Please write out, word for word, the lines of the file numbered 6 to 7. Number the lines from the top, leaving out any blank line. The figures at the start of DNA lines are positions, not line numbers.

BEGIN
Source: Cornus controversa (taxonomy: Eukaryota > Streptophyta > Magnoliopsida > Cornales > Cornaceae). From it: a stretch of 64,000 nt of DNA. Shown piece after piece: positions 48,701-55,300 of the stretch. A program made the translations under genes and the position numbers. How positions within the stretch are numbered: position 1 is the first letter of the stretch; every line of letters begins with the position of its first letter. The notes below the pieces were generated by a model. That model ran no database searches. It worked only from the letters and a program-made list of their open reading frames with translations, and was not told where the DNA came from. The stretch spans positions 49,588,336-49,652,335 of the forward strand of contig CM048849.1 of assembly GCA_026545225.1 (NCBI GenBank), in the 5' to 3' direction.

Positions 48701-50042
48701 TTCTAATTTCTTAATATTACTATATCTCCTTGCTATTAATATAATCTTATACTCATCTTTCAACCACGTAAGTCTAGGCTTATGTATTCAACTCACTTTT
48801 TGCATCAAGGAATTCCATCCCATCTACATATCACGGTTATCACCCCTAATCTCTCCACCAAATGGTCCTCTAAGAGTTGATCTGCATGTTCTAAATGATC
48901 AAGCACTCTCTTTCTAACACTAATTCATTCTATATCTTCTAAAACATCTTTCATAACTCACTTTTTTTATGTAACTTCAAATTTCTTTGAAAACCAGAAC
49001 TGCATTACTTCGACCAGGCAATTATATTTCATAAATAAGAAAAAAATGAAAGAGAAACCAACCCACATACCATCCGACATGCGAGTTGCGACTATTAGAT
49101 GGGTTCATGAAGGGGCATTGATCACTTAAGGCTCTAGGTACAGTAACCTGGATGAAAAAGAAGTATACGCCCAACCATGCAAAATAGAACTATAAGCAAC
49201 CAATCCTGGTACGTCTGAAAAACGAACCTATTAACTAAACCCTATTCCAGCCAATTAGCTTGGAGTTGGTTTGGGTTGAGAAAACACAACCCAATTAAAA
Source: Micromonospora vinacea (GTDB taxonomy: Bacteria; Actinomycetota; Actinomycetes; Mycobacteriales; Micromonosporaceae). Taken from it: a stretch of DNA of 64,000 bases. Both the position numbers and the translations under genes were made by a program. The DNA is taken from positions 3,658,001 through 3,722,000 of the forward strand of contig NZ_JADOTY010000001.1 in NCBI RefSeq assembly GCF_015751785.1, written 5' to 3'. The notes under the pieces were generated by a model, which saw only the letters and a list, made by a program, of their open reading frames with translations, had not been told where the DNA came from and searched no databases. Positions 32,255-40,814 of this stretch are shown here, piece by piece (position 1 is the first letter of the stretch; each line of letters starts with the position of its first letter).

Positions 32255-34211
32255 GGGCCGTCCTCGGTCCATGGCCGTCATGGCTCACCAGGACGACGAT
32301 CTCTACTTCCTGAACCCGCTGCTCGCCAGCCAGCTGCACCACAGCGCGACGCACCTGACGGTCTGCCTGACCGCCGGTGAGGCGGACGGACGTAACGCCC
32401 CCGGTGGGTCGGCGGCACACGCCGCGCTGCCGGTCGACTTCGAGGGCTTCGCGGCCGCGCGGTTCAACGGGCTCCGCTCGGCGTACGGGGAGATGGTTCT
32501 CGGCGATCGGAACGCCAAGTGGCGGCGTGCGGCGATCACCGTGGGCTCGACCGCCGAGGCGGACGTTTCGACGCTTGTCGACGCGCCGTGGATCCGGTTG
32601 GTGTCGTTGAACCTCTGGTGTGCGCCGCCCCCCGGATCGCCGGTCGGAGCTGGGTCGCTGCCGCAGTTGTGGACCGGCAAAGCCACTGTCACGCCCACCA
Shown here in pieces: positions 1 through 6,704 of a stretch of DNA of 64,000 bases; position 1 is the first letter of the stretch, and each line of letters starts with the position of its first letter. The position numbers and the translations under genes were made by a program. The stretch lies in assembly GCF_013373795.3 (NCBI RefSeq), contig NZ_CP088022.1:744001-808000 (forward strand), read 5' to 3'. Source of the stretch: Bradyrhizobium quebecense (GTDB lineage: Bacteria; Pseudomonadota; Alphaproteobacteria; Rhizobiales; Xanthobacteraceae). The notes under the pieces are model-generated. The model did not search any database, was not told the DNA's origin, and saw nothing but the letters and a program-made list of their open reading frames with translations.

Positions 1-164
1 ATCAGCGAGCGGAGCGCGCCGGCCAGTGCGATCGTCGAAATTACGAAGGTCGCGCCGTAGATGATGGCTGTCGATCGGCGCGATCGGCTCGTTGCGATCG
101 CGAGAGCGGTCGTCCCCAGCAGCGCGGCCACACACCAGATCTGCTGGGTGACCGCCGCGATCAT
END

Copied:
49001 TGCATTACTTCGACCAGGCAATTATATTTCATAAATAAGAAAAAAATGAAAGAGAAACCAACCCACATACCATCCGACATGCGAGTTGCGACTATTAGAT
49101 GGGTTCATGAAGGGGCATTGATCACTTAAGGCTCTAGGTACAGTAACCTGGATGAAAAAGAAGTATACGCCCAACCATGCAAAATAGAACTATAAGCAAC